The Behind the Scenes Featurette is a fairly standard, “run of the mill” piece in which we get to examine the film and it’s story. I think that it is ironic that we have James Caan doing exactly the thing that he lambasted in the Roundtable Discussion. Still, for people who want more information on this film, this bonus certainly serves it’s purpose.

Lastly, the Original Concept Art on this DVD is interesting because we get to see drawings that inspired James Gray that have nothing to do with the movie. We then are shown poster ideas that look nothing like the eventual one sheet that was utilized for this film. I think it’s sad because this movie could have really benefited from some of the more arty one sheet ideas, as opposed to looking like a Mark Wahlberg, gun film. The Yards is many things but it isn’t that.


Widescreen (2.35:1) - Enhanced for 16x9 TVs. This film is dark both in it’s look and subject matter. Yet, it is very accessible. I didn’t get the feeling that I was watching some Kubrickian tale in the stolid environments that his movies take place in. This film felt real but it also felt big. I really got a sense that I was watching the innerworkings of what happens in a city job. More to the point, this movie really reminded me of Harold Becker’s City Hall. This isn’t some grand tale where everything is going be made right in the end. Rather, it’s a simple story of what probably happens everyday in a world where ideals sometimes have to take a backseat to reality.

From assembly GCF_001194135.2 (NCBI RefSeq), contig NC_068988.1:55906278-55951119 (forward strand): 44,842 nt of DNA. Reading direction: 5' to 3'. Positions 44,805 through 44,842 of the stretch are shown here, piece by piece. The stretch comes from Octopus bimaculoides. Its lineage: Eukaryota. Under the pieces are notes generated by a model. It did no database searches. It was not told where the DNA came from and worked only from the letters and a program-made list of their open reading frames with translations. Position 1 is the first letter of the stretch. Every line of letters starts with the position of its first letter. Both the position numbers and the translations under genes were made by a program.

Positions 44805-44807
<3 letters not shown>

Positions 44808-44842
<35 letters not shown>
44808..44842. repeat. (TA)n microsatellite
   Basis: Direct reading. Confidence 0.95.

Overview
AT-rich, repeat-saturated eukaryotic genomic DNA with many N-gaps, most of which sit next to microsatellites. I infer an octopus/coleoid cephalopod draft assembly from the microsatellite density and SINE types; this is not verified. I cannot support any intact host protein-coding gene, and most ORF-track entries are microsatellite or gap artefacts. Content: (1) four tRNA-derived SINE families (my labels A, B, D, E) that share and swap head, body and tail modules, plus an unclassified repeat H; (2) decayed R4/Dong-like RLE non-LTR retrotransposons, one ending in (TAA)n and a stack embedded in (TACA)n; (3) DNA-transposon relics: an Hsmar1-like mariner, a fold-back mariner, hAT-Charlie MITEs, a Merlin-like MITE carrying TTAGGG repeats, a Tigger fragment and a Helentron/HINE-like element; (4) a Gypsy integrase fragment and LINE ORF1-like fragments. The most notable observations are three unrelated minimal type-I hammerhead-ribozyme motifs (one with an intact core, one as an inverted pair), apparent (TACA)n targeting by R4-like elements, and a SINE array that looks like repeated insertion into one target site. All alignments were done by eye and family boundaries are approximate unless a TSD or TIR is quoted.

Dolby Digital 5.1 Surround Sound. This film is quiet but it’s also heavily driven by dialogue. The one sheet makes it seem like it’s an action, shoot-em-up but that is so misleading. Like Cop Land before it, this movie works for me because it allows itself to be ambiguous. It doesn’t feel the need to explain everything. The audio certainly doesn’t add to that lack of clarity, but it doesn’t go about helping it either. Rather, the sound makes you feel the city. By not using music but rather the sounds of trains and New York, we as viewers are allowed to have an experience at the same time as the characters we are following.


Wahlberg holds a gun as Charlize and Joaquin stand behind him. This cover, while I understand why it was utilized, just does this film a disservice. The back features some shots from the movie, a small description, a “Bonus Features”/technical specs listing and below that is a cast list. I honestly think this movie would have been better served if they would have referred to James Gray’s watercolors. It might have cost a bit more money, but I think it would have made people think twice when they look at this packaging. On a more positive note, there is a very well written review of this movie inside the packaging by Anthony Lane from THE NEW YORKER.

Final Word

It might be because I am a big fan of Joaquin Phoenix or maybe I am just getting caught up in all the Walk the Line hype, but I am amazed at how well Joaquin was able to pull off the character of Willie in this movie. Is there anything this actor cannot do? I must admit, as young boy I didn’t really take him seriously. Especially in his early roles in such films as SpaceCamp, Russkies and Parenthood. Yet, along the way this resilient actor (both personally and professionally) really started to make me reassess him. It was roles in Inventing the Abbotts and eventually Gladiator, that made me realize what a truly talented person this actor is.

Everyone is good in The Yards. It is a rich film in talent, style and subject matter and one that I can only hope will strike up acclaim now that it is being released on DVD in it’s proper form.

The Yards was released October 20, 2000.